GOTT, Samuel (1614-71), of Battle, Suss.
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Family and Education
b. 20 Jan. 1614, 1st s. of Samuel Gott, Ironmonger, of London, by Elizabeth Russell. educ. Merchant Taylors’ 1626-9; St. Catherine’s, Camb. 1630, BA 1633; G. Inn 1633, called 1640, ancient 1658. m. c.1643, Joan (d.1681), da. and coh. of Peter Farnden of Sedlescombe, Suss., 1s. 2da. suc. fa. 1641.3
Commr. for exclusion from sacrament 1646, bishops’ lands 1646, indemnity 1647-9, scandalous offences 1648.
Commr. for militia, Suss. 1648, Mar. 1660, scandalous ministers 1654, assessment, Suss. 1657, Jan. 1660-9, Winchelsea Aug. 1660-1; sheriff, Suss. 1658-Mar. 1659, j.p. Mar. 1660-70; commr. for sewers, Mdx. Aug. 1660.4
Gott, a Londoner by birth, moved to Sussex on his marriage, where he became an ironfounder and landowner, entering the Long Parliament as a recruiter for Winchelsea. He did not sit after Pride’s Purge, but in spite of his professed aversion to public life he was twice returned to Protectorate Parliaments and appointed to local office. He was dejected by Cromwell’s refusal of the crown. He regained his original seat at the general election of 1660.5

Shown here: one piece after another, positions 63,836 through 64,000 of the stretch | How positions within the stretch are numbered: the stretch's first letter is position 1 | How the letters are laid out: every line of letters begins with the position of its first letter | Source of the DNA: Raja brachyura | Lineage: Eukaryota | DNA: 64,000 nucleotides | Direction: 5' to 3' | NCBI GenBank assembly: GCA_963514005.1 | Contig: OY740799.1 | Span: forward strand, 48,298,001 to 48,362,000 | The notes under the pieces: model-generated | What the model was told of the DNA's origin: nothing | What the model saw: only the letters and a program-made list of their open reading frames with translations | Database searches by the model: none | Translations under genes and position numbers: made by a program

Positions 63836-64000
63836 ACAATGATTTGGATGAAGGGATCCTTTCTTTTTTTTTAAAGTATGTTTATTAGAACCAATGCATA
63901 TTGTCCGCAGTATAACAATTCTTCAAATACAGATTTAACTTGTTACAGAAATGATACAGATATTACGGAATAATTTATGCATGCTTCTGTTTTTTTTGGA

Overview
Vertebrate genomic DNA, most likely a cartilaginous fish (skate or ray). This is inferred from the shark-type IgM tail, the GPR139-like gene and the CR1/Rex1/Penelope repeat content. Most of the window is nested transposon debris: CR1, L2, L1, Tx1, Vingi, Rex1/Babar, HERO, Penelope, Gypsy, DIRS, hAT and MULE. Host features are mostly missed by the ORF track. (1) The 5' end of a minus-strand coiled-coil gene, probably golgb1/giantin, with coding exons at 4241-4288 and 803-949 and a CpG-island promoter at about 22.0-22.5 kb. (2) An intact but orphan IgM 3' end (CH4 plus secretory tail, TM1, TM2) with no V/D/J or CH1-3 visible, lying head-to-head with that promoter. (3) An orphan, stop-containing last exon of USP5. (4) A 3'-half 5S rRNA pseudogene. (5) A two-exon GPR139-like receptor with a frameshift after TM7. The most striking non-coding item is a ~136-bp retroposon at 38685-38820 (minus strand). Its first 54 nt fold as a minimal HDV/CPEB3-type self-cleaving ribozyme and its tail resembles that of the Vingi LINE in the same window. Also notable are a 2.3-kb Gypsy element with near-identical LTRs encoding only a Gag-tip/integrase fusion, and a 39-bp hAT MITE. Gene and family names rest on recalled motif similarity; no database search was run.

Gott was moderately active in the Convention, being named to 17 committees, of which the most important was for the indemnity bill, and making five speeches. In the debate on 16 July he took the Presbyterian side, though willing to accept ‘primitive episcopacy’, and he was appointed to the committee to inquire into unauthorized Anglican publications. He spoke twice in favour of sparing the lives of those regicides who had surrendered themselves, urging that banishment or imprisonment would be a more effective punishment as rendering them ‘living monuments of their own wretchedness’, and on 23 Aug. he was added to the conference managers. He also helped to manage the conference of 11 Sept. on settling ministers. Lord Wharton sent him a copy of the case for modified episcopacy with objections. After the recess he was appointed to the committees for the attainder bill and for the conference on the assessment.6
It is not known whether Gott stood at the general election of 1661, but he sought to ingratiate himself with the monarchy by reporting treasonable words to the Privy Council in June. A few months later, however, he was defeated in a by-election at Rye by his ‘noble friend’, the Anglican John Robinson I. He was omitted from the commission of the peace on the passing of the second Conventicles Act, and was buried at Battle on 18 Dec. 1671. A man of scholarly tastes, he was the author of several religious and philosophical works. His son Peter was defeated at Hastings in 1689, but became a director of the Bank of England, and sat for the port in three later Parliaments as a court Whig.7